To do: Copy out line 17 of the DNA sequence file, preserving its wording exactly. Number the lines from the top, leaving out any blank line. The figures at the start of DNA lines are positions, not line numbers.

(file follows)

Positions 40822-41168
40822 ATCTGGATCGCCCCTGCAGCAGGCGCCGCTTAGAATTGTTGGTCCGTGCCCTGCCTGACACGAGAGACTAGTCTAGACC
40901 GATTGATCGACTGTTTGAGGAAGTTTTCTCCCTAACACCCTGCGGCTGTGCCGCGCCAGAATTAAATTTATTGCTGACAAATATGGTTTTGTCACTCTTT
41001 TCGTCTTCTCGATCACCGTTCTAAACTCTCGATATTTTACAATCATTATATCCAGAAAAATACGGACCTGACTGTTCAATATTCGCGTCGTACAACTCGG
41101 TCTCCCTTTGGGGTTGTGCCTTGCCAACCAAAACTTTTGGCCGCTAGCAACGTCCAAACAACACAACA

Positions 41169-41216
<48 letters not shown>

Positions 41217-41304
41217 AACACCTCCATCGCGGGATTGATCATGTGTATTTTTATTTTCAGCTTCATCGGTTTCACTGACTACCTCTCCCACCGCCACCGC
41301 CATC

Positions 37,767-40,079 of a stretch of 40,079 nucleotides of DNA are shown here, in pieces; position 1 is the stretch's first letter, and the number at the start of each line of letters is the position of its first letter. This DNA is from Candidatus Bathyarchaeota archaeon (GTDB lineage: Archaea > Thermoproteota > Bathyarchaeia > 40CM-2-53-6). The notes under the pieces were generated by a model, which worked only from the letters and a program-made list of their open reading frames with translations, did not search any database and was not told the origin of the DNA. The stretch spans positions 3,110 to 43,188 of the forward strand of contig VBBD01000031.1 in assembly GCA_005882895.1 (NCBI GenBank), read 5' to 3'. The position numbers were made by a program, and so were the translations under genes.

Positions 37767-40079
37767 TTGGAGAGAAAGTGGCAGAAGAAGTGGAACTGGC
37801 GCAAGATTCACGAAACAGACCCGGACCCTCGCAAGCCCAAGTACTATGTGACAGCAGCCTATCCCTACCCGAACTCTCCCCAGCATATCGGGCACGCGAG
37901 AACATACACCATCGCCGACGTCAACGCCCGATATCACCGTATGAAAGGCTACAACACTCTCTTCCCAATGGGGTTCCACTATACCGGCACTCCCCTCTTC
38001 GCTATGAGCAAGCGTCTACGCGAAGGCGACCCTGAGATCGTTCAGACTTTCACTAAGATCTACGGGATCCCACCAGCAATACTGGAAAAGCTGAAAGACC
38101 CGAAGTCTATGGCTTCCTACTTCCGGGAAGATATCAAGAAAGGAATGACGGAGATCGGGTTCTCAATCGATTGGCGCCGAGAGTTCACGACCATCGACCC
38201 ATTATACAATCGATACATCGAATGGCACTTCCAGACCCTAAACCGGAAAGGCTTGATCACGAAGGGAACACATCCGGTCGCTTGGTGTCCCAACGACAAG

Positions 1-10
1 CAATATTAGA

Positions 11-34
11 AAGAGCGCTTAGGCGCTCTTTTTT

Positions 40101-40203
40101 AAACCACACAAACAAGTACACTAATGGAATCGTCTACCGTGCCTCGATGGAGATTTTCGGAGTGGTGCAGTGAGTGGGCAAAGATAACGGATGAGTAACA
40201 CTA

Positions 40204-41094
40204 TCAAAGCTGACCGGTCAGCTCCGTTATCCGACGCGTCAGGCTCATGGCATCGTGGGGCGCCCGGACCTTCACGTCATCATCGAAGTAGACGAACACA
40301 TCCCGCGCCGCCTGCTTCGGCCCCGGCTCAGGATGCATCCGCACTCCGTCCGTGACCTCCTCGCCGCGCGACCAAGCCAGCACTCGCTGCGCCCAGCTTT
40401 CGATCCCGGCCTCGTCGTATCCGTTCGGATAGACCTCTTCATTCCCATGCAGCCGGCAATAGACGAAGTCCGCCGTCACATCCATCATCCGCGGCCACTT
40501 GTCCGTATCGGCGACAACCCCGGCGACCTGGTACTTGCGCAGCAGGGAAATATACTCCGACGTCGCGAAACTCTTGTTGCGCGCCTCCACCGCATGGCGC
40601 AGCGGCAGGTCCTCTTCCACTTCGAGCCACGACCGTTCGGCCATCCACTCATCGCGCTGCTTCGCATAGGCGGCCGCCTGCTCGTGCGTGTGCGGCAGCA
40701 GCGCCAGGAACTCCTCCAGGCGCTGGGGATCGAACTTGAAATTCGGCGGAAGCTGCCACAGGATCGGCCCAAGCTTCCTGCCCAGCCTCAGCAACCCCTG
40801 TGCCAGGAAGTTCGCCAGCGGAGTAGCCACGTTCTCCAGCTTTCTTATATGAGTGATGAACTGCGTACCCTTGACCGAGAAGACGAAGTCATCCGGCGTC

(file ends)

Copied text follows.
38101 CGAAGTCTATGGCTTCCTACTTCCGGGAAGATATCAAGAAAGGAATGACGGAGATCGGGTTCTCAATCGATTGGCGCCGAGAGTTCACGACCATCGACCC